KampungKids is a yayasan, a non-profit organization, which supports the needy people in the kampung, neighborhood, near our home. KampungKids has various programs including daycare and tutoring for children of poor families, school scholarship programs and elder care. As part of KampungKids, we provide lunch 1 day a week for 50 malnourished children, which means we make a giant pot of soup and some other type of side dish, hardboiled eggs, fish or chicken nuggets, or fruit, and deliver it to the center. The students go to the center to eat lunch before or after their school session begins. Preparing lunch is a task in which everyone in our household takes part: We fund lunches, Rusnati cooks them, Roheman carries the food to the car, Aan drives it to the center. And, because Rusnati is the most precise vegetable cutter in the world, lunch takes 2 days to prepare. She shops, cleans and cuts veggies and cooks eggs or meat of Friday, and makes the soup, etc. Saturday morning, for a 10:30 a.m. delivery. So it is no wonder Rusnati was worried about it--about me (she doesn’t know I once had a cookbook titled “Food for Fifty.”)
Early Saturday morning, way early, before the birds, I jumped out of bed and, still in my nightie, raced into the kitchen to get the soup going. I yanked open the kitchen door and almost jumped out of my skin. Two women were squatting on my kitchen floor chopping vegetables. I forced a smile and willed myself to smile and act normal.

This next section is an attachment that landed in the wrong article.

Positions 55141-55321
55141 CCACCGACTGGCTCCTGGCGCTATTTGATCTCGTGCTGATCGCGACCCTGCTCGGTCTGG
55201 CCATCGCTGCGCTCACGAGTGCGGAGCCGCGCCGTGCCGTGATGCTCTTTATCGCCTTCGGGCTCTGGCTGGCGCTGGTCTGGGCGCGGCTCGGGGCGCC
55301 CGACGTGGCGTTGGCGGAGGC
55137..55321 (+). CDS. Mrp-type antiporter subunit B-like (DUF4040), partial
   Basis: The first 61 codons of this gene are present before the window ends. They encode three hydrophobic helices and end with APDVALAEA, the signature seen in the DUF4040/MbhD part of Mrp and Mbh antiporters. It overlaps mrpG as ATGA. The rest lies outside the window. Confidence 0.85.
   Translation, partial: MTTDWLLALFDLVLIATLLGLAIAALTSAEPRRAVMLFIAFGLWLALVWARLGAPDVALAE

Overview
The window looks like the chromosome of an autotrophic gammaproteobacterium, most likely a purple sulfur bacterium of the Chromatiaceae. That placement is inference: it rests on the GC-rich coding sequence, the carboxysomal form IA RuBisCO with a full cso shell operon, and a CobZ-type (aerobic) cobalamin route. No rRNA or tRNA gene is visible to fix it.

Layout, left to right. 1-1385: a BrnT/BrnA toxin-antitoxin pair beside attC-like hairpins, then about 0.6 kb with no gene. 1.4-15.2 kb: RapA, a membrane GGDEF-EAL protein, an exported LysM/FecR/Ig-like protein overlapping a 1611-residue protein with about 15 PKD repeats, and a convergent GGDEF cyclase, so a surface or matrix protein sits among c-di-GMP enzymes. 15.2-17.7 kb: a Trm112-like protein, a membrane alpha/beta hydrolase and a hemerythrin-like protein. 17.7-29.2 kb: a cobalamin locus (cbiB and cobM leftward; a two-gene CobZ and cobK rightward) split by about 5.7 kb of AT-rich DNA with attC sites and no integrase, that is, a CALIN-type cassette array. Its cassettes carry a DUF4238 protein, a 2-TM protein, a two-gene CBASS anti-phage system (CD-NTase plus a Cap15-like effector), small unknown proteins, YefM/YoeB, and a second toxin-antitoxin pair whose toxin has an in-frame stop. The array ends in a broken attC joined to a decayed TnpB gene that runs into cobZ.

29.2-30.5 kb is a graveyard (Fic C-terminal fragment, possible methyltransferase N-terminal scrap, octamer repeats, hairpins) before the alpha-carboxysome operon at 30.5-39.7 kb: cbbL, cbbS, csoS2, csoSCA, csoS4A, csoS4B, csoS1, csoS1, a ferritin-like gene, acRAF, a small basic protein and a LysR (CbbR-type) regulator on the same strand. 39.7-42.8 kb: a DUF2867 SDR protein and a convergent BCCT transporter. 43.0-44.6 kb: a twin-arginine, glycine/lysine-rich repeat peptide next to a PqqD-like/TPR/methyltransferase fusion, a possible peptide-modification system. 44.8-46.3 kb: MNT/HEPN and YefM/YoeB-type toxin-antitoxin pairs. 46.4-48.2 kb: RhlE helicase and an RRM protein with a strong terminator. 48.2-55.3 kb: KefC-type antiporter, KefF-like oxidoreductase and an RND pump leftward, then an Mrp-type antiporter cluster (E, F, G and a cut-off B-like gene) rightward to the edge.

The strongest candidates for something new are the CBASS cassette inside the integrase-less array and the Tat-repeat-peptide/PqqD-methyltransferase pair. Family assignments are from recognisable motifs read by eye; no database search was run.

"Oh hi!" I said, rubbing my eyes, trying to focus and wondering if I had bothered to remove my make up the night before or if it was smeared all over my face along with eye goop and dried drool. The women were Lia, Rusnati's 21 year old daughter, and Onie, the across-the-street maid. In the midst of all she had to worry about the night before, Rusnati had secured their help in preparing the KampungKids lunch. After it was delivered, Onie and Lia washed up and set off for their respective jobs, Onie to the house across the street, Lia to her office, without saying a word, without expecting a word of thanks or payment of any kind.
In the hierarchy of Jakarta staff, driver is the best job, followed by head of staff, often the cook, then maid, then nanny, then gardener. As a driver, Aan’s domain is the car and garage. When he is not driving the car, he is washing the car, chatting with other drivers near the car, sleeping in the car, or sitting in the garage with the car. I had considered asking him to water the front yard—instead of sitting—but didn’t want to impose. I couldn’t very well go out and water with him sitting there in the garage, watching me, either. So I planned to wait until he left to pick Curtis up from work and then water. Around 3:00, I went out to tell him I didn’t need him any more and he could head to the office to wait for Curtis. “I’ll water the plants, first,” he said. “Then go to the office.”
That evening, Lia and her sister, Linda, were back. On Monday, Suharti, Rusnati’s sister arrived. Suharti works for our friends Joy and Mike. She is their maid, with a bigger house than ours, a cat and dog, to maintain. Although Suharti is not familiar with our house, she scrubbed and cleaned, washed and ironed.
That is how it has been ever since. Suharti is splitting her time between Joy’s home and ours, stepping in for her sister. Onie is helping her with the laundry. Lia comes and goes like the afternoon breeze. Likewise, in the yard, Aan and Warjo, the pool cleaner, have taken over Rohemon’s work. Aan waters and Warjo, with 2 other yards and pools to care for, makes time to sweep and water and clean our backyard.
It’s not about me and Curtis, or our comfort, although we reap the benefits. It is for Rusnati and Roheman. It is the Indonesian way. Suharti, Lia, Warjo, Onie and Aan, give what they can. In this time of need, in support of their family, friends, coworkers, they give their time.